STYLE TILE | source link: ticket
The amount of information that had to be organized within the app redesign had me really questioning my life choices at some moments. ‘Maybe the current Tri-Rail app wasn’t so bad afterall’ I thought as I fell asleep on my prototypes. Thankfully, I am a big believer in failing fast and moving on! As Thomas Edison once said, “I have not failed. I’ve just found 10,000 ways that won’t work.”
a small collection of the many iterations that were thrown out and/or slept on.
With hella gusto, I threw out paper and lo-fi wireframes and started over. I pivoted from ideas I had in the beginning, such as a quick touch radial app menu seen on my style tile, when the idea didn’t work in testing. By the end of the wireframing stage, my sketch files had names like: Redesign.of.re.redesignTR.again.finalone.omg.
one of many lo-fi wireframe
On the plus side, by the time I created a hi-fidelity prototype, many of the challenges I faced with the information architecture and flow of the app had finally been solved. Though it’s not perfect (it’s not supposed to be), both the functionality and design received positive feedback from users!
in-app ticketing! so convenient!
The screens are based on a user flow of an existing user who commutes regularly. Even before the app is opened, the user is notified that they should leave in order to make it to the train.The app takes advantage of the touch ID to offer advanced security and save the user from having to enter a user name and password. I used language that was simple and polite, rather than casual, because I wanted to elevate the experience: I imagined the voice of a personal assistant.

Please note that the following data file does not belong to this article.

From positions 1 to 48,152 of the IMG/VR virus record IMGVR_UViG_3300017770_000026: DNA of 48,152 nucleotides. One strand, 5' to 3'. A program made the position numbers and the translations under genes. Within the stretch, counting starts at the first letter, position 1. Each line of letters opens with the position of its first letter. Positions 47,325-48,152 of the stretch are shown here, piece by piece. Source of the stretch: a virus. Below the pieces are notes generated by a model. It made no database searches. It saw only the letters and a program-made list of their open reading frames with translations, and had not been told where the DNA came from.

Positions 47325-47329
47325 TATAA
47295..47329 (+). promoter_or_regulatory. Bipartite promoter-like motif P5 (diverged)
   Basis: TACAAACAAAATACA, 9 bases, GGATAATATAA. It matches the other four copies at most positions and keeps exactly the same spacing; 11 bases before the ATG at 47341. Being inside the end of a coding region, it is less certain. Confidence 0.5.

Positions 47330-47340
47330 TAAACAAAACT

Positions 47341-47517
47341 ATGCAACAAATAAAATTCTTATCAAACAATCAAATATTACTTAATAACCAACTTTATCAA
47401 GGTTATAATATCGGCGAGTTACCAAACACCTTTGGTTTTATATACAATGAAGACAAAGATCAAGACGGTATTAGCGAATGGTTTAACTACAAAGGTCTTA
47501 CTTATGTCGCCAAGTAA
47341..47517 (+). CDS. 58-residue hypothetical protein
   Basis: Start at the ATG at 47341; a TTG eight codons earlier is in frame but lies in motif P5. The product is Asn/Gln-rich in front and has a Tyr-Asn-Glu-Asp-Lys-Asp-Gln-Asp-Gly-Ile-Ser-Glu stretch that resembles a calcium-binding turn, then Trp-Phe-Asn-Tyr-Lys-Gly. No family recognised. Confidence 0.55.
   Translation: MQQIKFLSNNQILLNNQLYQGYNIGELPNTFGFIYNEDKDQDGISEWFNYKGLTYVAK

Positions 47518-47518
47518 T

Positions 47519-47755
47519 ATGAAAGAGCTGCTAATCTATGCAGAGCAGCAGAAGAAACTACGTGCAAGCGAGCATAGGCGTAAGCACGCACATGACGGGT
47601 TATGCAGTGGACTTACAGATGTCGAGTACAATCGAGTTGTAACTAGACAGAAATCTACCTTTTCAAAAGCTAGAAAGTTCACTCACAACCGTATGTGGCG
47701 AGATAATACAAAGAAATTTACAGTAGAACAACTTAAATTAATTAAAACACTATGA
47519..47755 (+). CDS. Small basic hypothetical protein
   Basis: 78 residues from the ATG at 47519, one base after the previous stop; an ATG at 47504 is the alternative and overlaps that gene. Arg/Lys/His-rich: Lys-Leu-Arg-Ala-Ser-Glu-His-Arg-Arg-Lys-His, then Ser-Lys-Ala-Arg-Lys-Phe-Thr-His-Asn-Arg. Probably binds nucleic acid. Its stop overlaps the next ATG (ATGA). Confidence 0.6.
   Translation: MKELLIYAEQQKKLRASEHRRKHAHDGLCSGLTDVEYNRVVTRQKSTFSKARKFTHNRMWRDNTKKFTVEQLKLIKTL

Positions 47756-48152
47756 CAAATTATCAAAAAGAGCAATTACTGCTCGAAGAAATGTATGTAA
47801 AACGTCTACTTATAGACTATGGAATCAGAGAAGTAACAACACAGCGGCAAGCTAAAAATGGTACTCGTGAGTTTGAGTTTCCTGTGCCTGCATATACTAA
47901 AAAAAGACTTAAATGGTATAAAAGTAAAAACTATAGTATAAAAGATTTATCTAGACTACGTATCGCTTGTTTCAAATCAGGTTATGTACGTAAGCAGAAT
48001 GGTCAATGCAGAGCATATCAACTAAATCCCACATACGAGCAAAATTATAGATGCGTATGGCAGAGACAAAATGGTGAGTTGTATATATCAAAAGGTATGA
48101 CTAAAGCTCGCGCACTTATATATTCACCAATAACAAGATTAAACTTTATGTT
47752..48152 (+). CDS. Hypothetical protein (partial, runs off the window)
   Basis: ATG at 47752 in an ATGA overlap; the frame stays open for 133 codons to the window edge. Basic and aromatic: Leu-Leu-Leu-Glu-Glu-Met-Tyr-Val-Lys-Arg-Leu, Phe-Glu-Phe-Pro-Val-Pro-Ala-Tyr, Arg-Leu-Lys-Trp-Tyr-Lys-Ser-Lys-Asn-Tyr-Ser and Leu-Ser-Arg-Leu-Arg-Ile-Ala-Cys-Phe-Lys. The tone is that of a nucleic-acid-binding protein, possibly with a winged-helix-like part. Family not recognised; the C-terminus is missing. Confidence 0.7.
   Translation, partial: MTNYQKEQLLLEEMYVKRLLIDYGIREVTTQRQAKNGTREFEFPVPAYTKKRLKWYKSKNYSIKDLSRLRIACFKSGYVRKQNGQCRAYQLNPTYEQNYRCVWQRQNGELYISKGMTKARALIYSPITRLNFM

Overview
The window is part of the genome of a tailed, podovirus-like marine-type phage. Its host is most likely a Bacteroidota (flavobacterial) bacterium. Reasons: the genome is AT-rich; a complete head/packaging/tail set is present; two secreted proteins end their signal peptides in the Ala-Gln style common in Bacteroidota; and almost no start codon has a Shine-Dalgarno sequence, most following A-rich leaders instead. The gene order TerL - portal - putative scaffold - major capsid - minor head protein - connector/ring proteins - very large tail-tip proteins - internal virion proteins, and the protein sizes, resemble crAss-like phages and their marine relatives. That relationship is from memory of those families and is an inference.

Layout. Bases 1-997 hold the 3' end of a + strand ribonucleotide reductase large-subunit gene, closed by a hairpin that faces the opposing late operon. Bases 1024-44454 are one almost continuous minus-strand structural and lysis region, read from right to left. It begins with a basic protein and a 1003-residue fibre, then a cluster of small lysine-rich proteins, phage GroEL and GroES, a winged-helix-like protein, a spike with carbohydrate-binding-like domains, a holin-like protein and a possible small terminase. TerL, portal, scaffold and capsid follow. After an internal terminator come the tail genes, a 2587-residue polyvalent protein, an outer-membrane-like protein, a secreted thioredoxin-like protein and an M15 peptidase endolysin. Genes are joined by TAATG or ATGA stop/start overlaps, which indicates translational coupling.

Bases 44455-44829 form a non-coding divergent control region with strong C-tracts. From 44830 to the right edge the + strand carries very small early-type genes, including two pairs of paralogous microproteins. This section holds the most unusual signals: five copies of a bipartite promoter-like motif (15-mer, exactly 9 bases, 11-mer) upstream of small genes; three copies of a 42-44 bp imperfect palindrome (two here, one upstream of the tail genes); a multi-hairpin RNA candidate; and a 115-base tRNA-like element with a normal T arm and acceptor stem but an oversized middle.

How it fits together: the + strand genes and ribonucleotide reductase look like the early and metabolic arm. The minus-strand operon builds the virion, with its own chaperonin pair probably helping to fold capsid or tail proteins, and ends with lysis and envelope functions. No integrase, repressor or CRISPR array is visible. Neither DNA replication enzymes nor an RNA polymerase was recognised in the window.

The easy card is accessible through the big, orange button. When the button is pressed, the easy card page pops up with all the information about the users current card. Because the app would be scanned at the station, this page is very easy to access. I hesitated with keeping the name ‘easy card,’ which doesn’t make total sense in this format, but kept it for consistencies sake. Of course, I added an easily accessible transaction history. I imitated the design element of the ticket on this page by including a torn paper feel.
Easy card and transaction history
Finally, I wanted to show one of the pages from the scrollable fare calculator. The Tri-Rail pricing system is structured so that a rider pays according to how many zones they cross. Not all the zones have the same number of stops, so it’s the cause of a lot of confusion for ticket buyers. I decided to break up the zones using card elements and stamp each card with the zone number. The user would scroll and pick the departure and destination stations, which would then give them the total cost.
Scrolling interactive fare calculator
I hope you enjoyed this redesign. I may have led the project, but I leaned on countless strangers to take surveys, colleagues to answer interview questions, designers to inspire me, and many more. I would also really like to give a shout out to dry shampoo and vanilla lattes, without which, I never would have finished.
Please let me know what you think in the comments!